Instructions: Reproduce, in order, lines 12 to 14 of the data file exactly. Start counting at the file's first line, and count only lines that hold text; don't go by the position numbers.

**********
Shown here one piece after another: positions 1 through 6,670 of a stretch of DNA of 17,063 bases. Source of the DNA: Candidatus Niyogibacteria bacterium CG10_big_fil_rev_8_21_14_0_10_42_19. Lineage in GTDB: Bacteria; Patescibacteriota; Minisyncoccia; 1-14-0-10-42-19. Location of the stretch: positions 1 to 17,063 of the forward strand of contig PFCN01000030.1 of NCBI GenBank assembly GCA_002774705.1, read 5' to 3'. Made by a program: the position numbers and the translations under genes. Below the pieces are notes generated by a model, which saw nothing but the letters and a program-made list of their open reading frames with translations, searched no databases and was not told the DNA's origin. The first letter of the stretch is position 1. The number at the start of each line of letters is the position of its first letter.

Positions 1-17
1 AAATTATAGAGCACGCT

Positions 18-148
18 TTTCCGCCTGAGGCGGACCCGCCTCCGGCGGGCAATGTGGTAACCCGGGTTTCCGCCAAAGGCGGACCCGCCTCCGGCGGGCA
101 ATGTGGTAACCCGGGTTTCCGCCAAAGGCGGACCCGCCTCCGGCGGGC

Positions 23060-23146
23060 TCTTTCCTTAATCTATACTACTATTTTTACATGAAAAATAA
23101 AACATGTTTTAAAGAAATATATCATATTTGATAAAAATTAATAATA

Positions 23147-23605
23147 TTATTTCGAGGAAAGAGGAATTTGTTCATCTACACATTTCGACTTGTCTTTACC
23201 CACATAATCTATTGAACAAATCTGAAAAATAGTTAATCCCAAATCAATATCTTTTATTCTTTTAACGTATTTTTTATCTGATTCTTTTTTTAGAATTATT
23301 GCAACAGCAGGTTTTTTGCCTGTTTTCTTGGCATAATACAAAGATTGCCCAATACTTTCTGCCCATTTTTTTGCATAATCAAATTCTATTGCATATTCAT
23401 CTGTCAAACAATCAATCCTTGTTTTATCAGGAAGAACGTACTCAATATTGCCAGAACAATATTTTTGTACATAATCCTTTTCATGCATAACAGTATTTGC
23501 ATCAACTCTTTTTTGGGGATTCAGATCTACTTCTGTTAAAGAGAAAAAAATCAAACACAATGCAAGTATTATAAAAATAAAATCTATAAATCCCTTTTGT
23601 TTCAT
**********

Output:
23201 CACATAATCTATTGAACAAATCTGAAAAATAGTTAATCCCAAATCAATATCTTTTATTCTTTTAACGTATTTTTTATCTGATTCTTTTTTTAGAATTATT
23301 GCAACAGCAGGTTTTTTGCCTGTTTTCTTGGCATAATACAAAGATTGCCCAATACTTTCTGCCCATTTTTTTGCATAATCAAATTCTATTGCATATTCAT
23401 CTGTCAAACAATCAATCCTTGTTTTATCAGGAAGAACGTACTCAATATTGCCAGAACAATATTTTTGTACATAATCCTTTTCATGCATAACAGTATTTGC